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March 23, 2013

Movie Review: The Great Magician (2011, Blu-ray)

Review By: Rob Sibley

The Great Magician is the latest feature film from director Tung-Shing Yee aka Derek Yee. The man has a handful of films to his credits but he truly made his name in Hong Kong cinema with his violent art house masterpiece “One Nite in Mongkok”. He cemented himself as a director with an eye for the darker side of HK life with the magnificent but depressing crime/character study “Protégé”. 

But the film that most Americans will know Yee's work from was the Jackie Chan vehicle “Shinjuku Incident”. Which is arguably one of Chan's best films when it concerns acting. 

Next up on Yee's plate was “Triple Tap”, a semi spin off of the far superior “Double Tap”. Triple Tap was by no means a bad film, it was just your typical cop thriller with the occasional stand out action sequence. It lacked the first films dark, tense and psychology disturbing elements. Which is odd considering how 2000's Double Tap felt more like a Yee film then Triple did.

So now onto Yee's latest, The Great Magician which stars two of Hong Kong's greatest talents. Tony Leung (Internal Affairs, In The Mood For Love) and Lau Ching Wan (Made Detective, Running out of time). The supporting cast is nothing to sneeze at either, Daniel Wu who can be seen in the recently released Man with the iron fists and Zhou Xun who made quite the splash in the Wachowski's Cloud Atlas.
The Great Magician is set during the post Qing Dynasty China, 1920 or so. As the film starts off a rather ruthless lieutenant Kun Shan (Wu Gang) is is the midst of using magic to recruit criminals and low lives for his warlords army.

Said warlord is Lei Bully (Lau Ching Wan), a ruthless man by all means who has seven wives. Well the seventh wife isn't exactly pleased to be there. Liu Yin (Zhou Xun) is being held against her well, a prisoner pretty much and she's not at all happy at the thought of being married to a tyrant. Kun Shan is also in the midst of setting up a deal with the Japanese for various weapons of mass destruction. To complicate matters further a stranger appears with a great interest in the Warlords seventh wife.

This stranger is Chang Hsien, “The Great Magician” himself played with perfect charm and a great sense of showmanship by the wonderful Tony Leung. Chang sets up shop at a little hotel were he performs to sold out crowds, even after just his first performance. Chang has a way with magic or more specific an unnatural ability to control fire.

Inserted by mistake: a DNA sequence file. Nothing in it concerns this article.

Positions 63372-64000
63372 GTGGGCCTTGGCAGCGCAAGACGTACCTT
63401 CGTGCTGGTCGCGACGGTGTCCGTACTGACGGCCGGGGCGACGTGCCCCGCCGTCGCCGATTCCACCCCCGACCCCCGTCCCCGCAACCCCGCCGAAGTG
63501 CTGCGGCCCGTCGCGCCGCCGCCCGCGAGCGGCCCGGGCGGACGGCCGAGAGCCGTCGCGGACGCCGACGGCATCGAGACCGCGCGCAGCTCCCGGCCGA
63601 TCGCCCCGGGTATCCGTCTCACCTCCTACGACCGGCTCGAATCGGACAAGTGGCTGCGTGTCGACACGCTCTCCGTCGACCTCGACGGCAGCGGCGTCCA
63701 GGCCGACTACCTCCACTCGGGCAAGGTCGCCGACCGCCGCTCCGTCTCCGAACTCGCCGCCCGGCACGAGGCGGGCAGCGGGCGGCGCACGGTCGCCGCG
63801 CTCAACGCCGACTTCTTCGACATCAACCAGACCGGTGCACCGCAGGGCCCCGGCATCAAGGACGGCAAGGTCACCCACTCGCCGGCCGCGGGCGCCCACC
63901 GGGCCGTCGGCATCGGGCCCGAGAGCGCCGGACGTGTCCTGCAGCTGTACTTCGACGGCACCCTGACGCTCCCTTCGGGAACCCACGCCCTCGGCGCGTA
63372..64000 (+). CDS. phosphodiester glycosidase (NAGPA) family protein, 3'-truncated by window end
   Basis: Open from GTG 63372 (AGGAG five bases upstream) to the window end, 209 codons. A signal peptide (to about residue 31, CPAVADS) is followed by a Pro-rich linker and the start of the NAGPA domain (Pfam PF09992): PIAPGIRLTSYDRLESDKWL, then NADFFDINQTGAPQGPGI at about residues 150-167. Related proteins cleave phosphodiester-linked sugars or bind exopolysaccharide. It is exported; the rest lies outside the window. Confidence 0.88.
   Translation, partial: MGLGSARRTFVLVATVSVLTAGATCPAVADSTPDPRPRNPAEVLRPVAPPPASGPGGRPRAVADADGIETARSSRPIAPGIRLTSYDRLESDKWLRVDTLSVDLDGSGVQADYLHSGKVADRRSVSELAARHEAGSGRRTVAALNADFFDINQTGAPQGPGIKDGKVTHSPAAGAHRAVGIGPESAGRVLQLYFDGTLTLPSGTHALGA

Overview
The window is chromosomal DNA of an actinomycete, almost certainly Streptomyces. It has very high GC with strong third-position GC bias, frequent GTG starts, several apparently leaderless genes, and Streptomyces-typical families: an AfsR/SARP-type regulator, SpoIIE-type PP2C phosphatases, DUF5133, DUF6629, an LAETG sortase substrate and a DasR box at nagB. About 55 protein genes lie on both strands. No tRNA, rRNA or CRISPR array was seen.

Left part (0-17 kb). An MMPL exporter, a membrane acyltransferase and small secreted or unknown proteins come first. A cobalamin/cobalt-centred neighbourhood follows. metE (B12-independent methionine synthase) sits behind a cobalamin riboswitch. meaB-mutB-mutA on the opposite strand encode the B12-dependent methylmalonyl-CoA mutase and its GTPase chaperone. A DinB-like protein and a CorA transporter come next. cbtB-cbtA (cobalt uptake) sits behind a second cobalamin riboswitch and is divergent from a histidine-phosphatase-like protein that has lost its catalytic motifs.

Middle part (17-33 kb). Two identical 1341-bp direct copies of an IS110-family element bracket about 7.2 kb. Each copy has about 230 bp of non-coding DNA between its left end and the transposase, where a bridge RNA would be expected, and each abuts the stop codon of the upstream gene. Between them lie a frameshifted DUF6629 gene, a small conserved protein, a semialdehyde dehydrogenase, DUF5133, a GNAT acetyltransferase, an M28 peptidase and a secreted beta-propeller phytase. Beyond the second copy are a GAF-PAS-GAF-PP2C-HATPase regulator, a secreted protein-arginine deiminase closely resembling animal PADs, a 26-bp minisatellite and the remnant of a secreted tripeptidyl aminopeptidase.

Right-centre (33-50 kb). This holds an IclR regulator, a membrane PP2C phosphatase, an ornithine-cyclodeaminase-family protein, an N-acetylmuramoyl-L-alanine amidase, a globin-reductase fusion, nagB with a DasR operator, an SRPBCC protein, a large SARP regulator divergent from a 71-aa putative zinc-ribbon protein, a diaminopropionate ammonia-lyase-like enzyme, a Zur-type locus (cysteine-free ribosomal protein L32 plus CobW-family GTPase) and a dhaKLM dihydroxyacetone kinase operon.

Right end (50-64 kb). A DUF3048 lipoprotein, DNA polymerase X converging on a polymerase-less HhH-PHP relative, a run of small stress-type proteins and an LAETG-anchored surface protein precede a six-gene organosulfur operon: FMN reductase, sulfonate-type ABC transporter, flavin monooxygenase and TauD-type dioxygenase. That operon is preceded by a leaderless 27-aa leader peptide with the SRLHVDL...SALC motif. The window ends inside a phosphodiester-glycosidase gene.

Being a Hong Kong period piece things are never simple. Chang Hsien has actually returned not to just perform magic but is planning to get his long lost love back. Yep... you guessed it, he's returned for Liu Yin. There is also the matter of the “Seven wonder scrolls” where put together these scrolls have the power to make a persons dreams a reality which leads to a few visually outstanding sequences.

This is far from a perfect film and it's certainly not Derek Yee's best film as a director. But it's fun, it's actually a whole lotta fun. Which is nice because I've been getting tired of the overly dramatic period piece films that HK's being releasing non-stop.

TGM is first and foremost a comedy, it's not a costume drama or an action epic. It's a film based around wonderfully calculated performances and very eye appealing magic tricks. 

The film doesn't hit every note perfectly though. As often is the case the CGI is a bit obvious but that's forgivable. Film fans going in expecting to see a Hong Kong version of "The Prestige" or "The Illusionist" will be disappointed though.  The films tone much more resembles a less slap sticky version of Stephen Chow's Royal Tramp 1 & 2.
TGM is brought to us on Blu-ray by the folks at Well Go USA. The 1080P anamorphic widescreen is utterly incredible, it's a feast for the eyes. As per usual it's another strong transfer from Well Go. TGM was shot on film so the entire presentation has an incredibly warm look to it. Fine detail and contrast is high in this release. It's pretty much demo material.

For audio you get four choices. Mandarin 5.1 DTS track, Mandarin 2.0, English 5.1 DTS and an English 2.0 track. The best of the bunch by far is the Mandarin 5.1 track. English dubs have never been my thing but from what I heard the dubbing was surprisingly decent. So which ever option you choose, you'll be happy with.

Supplements are a little thin but “Making The Magic” is a terrific 40 minute making of featurette which offers a fairly extensive look at the production. It's worth the watch due to just the right amount of BTS footage and talking head footage. Last up is the theatrical trailer for the film.

The Great Magician is a fun whimsical little comedy from Derek Yee. What really makes this film worth checking out are the stand out performances from Tony Leung. This flick comes RECOMMENDED. 

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